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What limits the ability of plants to draw water from dry soil?

Scientists solve the mystery of plants' water uptake from the driest soils

chaparral plant species

This chaparral plant species, hoaryleaf ceanothus, creates some of the highest suctions of any plant


May 13, 2020

What limits the ability of plants to draw water from dry soil? That's the question California State University, Fullerton plant biologist H. Jochen Schenk and his collaborators addressed in a study supported by the National Science Foundation.

The researchers discovered why plants can't function in the driest of soils. They describe their findings in a study published in Proceedings of the National Academy of Sciences.

The research is important, say plant biologists and physicists, because it explains the limits to growth in drought-tolerant plants in Southern California and drylands around the world. It also helps explain limits to the height of trees such as redwoods.

"We have plants around us that are the most drought-tolerant plants on Earth, and that can pull water out of bone-dry soil to the limit of what is physically possible," Schenk said. "Our paper explains what appears to cause that physical limit."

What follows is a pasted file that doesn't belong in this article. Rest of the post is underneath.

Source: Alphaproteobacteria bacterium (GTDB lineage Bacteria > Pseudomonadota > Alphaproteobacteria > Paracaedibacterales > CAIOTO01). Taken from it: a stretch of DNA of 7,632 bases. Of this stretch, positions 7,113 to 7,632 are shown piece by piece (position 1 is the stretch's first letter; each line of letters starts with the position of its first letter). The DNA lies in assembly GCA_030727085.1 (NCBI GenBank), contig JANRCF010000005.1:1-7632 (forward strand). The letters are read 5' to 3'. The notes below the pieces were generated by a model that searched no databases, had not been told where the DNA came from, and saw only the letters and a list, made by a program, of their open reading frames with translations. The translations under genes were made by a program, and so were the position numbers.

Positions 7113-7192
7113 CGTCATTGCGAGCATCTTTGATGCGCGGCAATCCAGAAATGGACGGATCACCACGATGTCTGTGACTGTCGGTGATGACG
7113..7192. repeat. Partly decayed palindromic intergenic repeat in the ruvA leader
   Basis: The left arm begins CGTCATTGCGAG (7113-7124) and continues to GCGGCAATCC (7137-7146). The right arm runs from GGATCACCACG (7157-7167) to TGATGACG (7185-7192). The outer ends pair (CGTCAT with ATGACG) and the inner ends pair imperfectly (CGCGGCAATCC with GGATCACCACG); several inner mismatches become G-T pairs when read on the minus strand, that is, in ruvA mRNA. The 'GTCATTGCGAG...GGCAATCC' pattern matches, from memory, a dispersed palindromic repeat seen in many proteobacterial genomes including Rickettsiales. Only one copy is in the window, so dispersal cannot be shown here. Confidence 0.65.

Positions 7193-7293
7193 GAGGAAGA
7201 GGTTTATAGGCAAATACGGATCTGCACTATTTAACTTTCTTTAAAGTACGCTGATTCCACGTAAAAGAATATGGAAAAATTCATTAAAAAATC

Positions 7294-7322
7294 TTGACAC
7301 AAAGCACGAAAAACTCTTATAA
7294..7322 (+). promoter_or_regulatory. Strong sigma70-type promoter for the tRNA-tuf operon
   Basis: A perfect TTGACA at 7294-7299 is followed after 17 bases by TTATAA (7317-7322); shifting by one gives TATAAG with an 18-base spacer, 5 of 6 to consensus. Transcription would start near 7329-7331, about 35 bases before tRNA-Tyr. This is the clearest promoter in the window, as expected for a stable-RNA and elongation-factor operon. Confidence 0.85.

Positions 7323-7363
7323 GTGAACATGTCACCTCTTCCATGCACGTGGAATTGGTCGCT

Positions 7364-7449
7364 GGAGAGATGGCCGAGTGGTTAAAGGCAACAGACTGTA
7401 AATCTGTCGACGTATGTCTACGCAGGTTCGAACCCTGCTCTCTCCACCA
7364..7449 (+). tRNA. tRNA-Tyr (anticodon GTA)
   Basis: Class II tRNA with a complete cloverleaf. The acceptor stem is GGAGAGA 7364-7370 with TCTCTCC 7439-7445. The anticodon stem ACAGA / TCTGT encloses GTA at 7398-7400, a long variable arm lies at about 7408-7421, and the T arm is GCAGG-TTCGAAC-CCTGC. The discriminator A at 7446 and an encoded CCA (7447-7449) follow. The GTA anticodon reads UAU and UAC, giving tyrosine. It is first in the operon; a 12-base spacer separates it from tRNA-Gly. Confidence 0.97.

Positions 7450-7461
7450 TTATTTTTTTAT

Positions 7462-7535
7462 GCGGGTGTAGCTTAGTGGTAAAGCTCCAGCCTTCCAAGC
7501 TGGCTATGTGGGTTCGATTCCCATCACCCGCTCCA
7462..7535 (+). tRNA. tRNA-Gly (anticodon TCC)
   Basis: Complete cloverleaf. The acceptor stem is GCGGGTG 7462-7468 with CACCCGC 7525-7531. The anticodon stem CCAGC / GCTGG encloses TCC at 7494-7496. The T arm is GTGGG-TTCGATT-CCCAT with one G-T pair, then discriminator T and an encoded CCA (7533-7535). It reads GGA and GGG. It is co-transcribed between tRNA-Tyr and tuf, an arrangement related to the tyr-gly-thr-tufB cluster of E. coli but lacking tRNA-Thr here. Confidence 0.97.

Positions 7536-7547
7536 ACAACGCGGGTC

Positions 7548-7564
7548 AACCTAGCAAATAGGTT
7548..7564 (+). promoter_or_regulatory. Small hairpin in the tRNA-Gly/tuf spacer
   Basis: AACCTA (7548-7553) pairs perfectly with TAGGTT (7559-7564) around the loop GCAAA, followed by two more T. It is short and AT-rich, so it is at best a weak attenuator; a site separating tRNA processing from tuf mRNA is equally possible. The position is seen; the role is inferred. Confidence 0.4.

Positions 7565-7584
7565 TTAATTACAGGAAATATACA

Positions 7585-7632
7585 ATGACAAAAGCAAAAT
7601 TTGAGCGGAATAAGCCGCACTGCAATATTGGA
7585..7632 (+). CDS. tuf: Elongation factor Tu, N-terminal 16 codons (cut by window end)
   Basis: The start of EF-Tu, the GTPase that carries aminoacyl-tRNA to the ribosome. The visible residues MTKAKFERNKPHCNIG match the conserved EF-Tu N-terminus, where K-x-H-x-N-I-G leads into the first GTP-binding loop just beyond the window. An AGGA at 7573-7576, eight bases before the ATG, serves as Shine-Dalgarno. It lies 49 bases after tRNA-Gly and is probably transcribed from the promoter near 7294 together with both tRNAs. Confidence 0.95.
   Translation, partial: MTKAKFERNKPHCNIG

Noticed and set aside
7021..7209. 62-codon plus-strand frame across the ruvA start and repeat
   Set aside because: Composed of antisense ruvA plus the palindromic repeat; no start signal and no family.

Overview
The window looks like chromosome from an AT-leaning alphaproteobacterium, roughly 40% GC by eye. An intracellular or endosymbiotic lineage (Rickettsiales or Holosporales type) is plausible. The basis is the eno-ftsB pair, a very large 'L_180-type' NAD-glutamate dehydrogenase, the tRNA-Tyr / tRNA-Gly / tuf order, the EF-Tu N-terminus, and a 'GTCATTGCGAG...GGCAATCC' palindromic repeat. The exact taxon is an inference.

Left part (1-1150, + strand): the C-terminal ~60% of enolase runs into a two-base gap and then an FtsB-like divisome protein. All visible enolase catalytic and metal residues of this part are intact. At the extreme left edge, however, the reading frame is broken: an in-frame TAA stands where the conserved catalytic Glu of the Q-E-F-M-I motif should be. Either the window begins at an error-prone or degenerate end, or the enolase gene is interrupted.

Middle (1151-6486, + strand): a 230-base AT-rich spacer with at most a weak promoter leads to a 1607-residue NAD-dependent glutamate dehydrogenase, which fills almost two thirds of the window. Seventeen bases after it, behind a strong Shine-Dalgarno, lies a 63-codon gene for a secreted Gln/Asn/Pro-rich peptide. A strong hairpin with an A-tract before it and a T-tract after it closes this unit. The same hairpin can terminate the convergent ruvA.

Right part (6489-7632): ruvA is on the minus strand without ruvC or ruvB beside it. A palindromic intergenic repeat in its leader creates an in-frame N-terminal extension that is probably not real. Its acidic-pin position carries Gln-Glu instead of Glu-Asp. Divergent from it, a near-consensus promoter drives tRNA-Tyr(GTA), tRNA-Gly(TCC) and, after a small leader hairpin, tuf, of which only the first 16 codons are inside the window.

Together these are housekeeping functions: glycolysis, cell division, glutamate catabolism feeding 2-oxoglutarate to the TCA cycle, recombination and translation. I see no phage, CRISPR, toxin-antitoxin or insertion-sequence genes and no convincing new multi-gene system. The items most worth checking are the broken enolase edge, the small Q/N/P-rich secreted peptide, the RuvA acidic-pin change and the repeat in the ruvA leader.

By means of negative pressure, or suction, plants take in water in the xylem, the plant's hydraulic system, which pulls water from soil.

Some plants, such as hoaryleaf ceanothus, create the highest suctions recorded for any plant in the world, with their roots able to take up water from extremely dry soil.

"The water molecules inside these plants are stretched and normally don't rip apart because water molecules stick together really well," said Schenk. "However, the lipid bilayers in the water are not quite so sticky, so at very high suction they start to come apart, and that’s what our study found." 

As these lipids (water-insoluble natural substances in plant sap) pull apart, cavities in the xylem grow into gas bubbles that block water movement.

"This study is an example of the power of interdisciplinary approaches -- in this case plant architecture, physics and computer simulations of molecular dynamics -- to solve long-standing questions in biology," said Irwin Forseth, a program director in NSF's Division of Integrative Organismal Systems. "The research is also valuable for predicting plant responses to environmental changes that lead to increases in drier soils throughout the world."